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Venison Donation

You Can Help Feed the Hungry!

Each year, DEC partners with the Venison Donation Coalition and Feeding New York State to help provide food for those in need. Through a cooperative relationship involving the New York State Department of Health, non-profit organizations like Feeding New York State's regional food banks and deer processors, hunters contribute nearly 40 tons of venison each year to needy families across the state!

There are many ways a hunter can help feed those less fortunate. You can donate your deer or part of it at a cooperating processor, support your regional food bank monetarily, or make a cash donation to the Venison Donation Coalition when you purchase your hunting license to help offset the cost of processing donated venison (all links leave DEC website).

If you'd like to learn how you can support these programs or donate venison to help feed local families, visit the Venison Donation Coalition or Feeding New York State (both links leave DEC website).

Acquiring Venison Without Hunting

You don't have to be a hunter to enjoy high protein, low fat, and versatile wild game fare! Hunters may not sell venison or exchange goods or services for venison, but they can donate it to anyone they choose. Just ask a hunter, then Eat Local!

To make it easier on the hunter, you may opt to receive the whole deer and process it yourself or pay for a commercial processor to do it for you. Or the hunter could drop the deer off at the processor, and you could pay the processor when you pick up the packaged meat.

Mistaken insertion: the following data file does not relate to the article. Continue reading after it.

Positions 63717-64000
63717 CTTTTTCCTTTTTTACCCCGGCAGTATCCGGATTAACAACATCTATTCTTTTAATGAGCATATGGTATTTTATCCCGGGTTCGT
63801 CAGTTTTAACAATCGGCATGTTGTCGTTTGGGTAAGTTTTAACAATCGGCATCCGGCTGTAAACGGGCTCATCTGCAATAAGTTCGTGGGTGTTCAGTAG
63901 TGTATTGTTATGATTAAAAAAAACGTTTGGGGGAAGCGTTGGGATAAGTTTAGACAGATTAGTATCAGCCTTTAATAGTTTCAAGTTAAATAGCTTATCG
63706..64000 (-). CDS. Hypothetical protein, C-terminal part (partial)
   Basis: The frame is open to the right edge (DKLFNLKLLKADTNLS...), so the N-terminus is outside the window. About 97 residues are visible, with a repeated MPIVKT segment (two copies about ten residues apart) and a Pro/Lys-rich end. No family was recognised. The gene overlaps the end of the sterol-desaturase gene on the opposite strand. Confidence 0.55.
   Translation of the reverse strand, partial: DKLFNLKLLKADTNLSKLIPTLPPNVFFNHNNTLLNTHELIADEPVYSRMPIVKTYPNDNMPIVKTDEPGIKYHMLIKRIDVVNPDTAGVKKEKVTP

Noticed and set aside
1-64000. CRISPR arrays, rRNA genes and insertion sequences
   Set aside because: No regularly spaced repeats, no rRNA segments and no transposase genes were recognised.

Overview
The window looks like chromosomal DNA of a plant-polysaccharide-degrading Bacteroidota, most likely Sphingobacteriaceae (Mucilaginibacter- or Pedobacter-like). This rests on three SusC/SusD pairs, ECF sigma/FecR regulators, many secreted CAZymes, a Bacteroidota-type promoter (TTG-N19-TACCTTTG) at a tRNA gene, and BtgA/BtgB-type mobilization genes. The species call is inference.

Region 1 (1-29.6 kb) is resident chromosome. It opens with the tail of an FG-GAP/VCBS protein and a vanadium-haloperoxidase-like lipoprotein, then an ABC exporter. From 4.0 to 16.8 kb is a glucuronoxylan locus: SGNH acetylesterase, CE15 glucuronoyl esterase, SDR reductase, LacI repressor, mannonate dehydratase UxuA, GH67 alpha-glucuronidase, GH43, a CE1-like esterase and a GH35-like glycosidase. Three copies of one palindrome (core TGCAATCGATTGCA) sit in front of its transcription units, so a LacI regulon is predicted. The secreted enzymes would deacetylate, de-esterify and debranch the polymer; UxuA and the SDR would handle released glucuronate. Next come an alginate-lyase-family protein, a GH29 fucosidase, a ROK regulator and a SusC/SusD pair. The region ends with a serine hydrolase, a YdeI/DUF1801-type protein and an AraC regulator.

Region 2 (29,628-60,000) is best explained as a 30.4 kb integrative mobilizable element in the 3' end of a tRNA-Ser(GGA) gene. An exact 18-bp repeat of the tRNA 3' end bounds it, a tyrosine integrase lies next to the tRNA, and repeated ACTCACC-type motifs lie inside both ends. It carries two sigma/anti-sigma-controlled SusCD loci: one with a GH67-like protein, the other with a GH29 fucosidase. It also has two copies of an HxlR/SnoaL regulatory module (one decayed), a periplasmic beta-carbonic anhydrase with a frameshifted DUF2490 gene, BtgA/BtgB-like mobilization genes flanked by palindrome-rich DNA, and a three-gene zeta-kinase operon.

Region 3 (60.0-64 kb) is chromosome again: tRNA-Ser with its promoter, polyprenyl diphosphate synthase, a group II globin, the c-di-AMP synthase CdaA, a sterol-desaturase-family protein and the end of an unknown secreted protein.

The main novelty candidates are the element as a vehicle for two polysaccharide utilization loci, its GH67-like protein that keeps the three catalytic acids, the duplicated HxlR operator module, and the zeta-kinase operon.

It's easy! When receiving donated venison, you will need:

For a whole deer:

  • The hunter's state-issued deer harvest tag, fully filled out, must be attached.
  • In addition, a signed note must be attached to the carcass that includes the date of donation and the names and addresses of both the hunter who shot the deer and the recipient of the carcass.
  • If the entire carcass minus the head is being transported, evidence of sex of the deer must be intact and on the back of the harvest tag must be written the name and address of the taxidermist where the head was sent and the number of points on each antler.

For packaged meat:

  • A note signed by the hunter attached to the packages of meat including:
    • The names and addresses of both the hunter who shot the deer and the recipient of the meat.
    • The hunter's hunting license number.
    • The amount of meat donated.
    • This tag must remain in possession of the recipient until the meat is consumed.
  • Packages of meat should be clearly labeled 'venison'.

When You Choose to Eat Wild Game, You:

  • Make the healthy choice to eat meat from an animal that was free range, consumed a natural diet, and was never treated with hormones or antibiotics.
  • Help to reduce the number of over-abundant deer in New York State.
  • Take an active role in acknowledging where your food comes from.

Find more information about the nutritional benefits of wild game, as well as wild game cooking tips see (both links leave DEC website):

Read Choose Non-lead Ammunition for tips to reduce the risk of lead in venison.